Joe Kukura

Don't be surprised when you hear songs from Lou Reed's drag-queen-and-heroin phase used in holiday commercials for department stores and discount jewelry chains. In the days since the iconic rock pioneer's death this weekend, advertising firms and marketing departments have inundated Reed's publisher with requests for permission to use his work as theme music in television advertisements and marketing campaigns.

This doesn't happen every time a well-known musician passes away. You didn't hear a glut of Whitney Houston or Beastie Boys songs in TV commercials after Ms. Houston or Adam Yauch's deaths last year – yet those two sold way more records than Lou Reed ever did. Reed's posthumous revival in TV commercials is the result of two combined factors: the songs' publishing rights availability for commercial use and the humongous, notable spike in Lou Reed downloads on iTunes and Spotify in recent days.

The New York Post reports that music publisher SONY/ATV is overwhelmed with requests to use Lou Reed's songs in commercials since Reed died. "Sony/ATV holds the publishing rights to all of Reed’s work, which has been shooting up the iTunes charts and dominating Spotify streams in the days since his death at 71 on Sunday," the Post reports.

The master rights to Reed's entire solo music library are owned by SONY/ATV, plus a significant portion (but not all) of the rights to Reed's previous band The Velvet Underground.

Lou Reed's 1972 single "Perfect Day" was recently used in a PlayStation 4 commercial and the trailer for "You're Next," a summer 2013 horror film release from Lionsgate. But you'll soon hear a perfect storm of Lou Reed music in a lot more commercials.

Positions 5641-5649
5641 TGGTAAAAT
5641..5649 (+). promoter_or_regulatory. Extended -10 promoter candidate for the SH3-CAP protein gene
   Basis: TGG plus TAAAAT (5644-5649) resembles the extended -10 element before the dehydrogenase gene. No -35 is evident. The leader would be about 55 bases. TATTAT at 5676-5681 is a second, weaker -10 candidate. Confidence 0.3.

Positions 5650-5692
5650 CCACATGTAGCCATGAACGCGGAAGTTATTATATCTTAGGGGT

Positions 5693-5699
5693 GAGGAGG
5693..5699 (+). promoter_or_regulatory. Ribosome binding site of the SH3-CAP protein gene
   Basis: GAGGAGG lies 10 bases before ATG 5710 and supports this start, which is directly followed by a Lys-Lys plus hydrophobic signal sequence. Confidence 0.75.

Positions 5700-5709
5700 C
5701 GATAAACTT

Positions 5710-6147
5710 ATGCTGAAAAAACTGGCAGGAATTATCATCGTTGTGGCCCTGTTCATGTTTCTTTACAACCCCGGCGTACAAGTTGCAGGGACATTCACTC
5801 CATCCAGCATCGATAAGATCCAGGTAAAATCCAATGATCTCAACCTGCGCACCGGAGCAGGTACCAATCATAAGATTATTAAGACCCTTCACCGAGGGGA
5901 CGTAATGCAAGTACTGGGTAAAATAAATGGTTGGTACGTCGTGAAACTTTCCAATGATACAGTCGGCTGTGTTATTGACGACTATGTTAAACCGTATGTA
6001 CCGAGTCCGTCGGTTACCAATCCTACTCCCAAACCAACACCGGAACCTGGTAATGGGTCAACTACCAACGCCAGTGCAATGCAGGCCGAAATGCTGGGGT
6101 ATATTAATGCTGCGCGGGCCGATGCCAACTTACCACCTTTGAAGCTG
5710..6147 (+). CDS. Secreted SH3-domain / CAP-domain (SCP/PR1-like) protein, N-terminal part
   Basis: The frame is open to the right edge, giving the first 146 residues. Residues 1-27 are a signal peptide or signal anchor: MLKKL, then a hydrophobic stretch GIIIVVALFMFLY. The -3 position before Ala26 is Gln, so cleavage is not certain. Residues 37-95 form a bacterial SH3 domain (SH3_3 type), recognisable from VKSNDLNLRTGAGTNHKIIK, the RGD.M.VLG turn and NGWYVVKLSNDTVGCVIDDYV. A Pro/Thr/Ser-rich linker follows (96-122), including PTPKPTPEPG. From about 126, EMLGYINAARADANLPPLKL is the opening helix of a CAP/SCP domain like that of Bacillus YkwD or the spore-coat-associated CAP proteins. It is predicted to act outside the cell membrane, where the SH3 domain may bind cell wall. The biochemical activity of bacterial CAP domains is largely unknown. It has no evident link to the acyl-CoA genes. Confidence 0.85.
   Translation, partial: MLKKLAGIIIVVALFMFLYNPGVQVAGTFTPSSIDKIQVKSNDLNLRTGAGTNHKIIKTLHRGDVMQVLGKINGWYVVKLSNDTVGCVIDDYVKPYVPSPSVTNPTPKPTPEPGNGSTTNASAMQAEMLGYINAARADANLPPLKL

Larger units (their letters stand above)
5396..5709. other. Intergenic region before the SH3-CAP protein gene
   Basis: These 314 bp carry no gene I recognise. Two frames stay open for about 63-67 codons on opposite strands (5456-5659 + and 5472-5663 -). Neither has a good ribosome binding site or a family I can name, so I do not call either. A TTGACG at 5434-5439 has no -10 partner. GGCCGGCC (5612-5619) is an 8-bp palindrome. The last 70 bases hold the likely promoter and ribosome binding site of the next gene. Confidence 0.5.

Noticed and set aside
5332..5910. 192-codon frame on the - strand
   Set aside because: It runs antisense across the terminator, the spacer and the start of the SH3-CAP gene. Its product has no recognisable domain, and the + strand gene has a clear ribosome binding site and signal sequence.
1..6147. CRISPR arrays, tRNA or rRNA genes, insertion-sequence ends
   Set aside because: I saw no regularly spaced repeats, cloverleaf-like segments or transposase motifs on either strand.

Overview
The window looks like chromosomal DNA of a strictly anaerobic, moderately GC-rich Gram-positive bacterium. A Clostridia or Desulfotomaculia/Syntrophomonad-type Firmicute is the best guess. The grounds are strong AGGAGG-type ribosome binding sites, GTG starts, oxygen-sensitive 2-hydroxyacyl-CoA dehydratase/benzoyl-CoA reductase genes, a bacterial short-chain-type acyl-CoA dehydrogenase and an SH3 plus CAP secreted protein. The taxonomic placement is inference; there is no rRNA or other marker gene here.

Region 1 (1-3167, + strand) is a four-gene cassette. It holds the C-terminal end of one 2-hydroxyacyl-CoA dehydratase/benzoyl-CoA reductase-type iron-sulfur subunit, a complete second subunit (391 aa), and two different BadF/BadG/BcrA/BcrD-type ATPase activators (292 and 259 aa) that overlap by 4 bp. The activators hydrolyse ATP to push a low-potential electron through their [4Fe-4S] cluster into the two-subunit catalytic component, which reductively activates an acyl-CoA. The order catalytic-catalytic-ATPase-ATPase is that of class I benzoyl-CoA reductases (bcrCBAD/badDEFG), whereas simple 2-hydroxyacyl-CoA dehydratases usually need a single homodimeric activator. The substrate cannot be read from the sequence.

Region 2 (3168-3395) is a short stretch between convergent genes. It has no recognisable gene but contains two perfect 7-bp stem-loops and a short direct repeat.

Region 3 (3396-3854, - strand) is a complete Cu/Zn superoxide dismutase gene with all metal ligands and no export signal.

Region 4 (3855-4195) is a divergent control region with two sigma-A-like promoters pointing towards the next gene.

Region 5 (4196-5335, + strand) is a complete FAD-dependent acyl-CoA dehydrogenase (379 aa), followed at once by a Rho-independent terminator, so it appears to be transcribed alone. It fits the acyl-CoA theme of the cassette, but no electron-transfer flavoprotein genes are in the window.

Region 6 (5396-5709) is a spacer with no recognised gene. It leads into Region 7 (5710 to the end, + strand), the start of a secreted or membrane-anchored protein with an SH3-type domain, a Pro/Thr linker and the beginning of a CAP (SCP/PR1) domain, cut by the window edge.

Fans who are outraged to hear Lou Reed's songs in advertisements should know that Reed himself consented to the deal and profited handsomely from this arrangement in his final years. When Lou Reed and SONY/ATV re-upped their rights deal last month, Reed's manager Tom Sarig said, "I look forward to working closely with the Sony/ATV Music Publishing team in taking Lou Reed's publishing catalog to never-before-reached heights and exposure around the world."

The old knock on Lou Reed is that he never sold any records. That's not entirely true. His 1989 release "New York" did go gold (500,000 copies sold) and so did his 1972 release "Transformer" – which only took 38 years and three reissues to hit that mark.

Reed's collaborator Brian Eno once supposedly joked that "the first Velvet Underground album only sold 10,000 copies, but everyone who bought it formed a band." The quote is technically inaccurate and the "The Velvet Underground and Nico" actually sold more like 50,000 copies before its early 1990s CD reissue.

That's still not a lot of records sold. But when you hear those songs 50,000 times in commercials this holiday season, it's going to seem like a lot.

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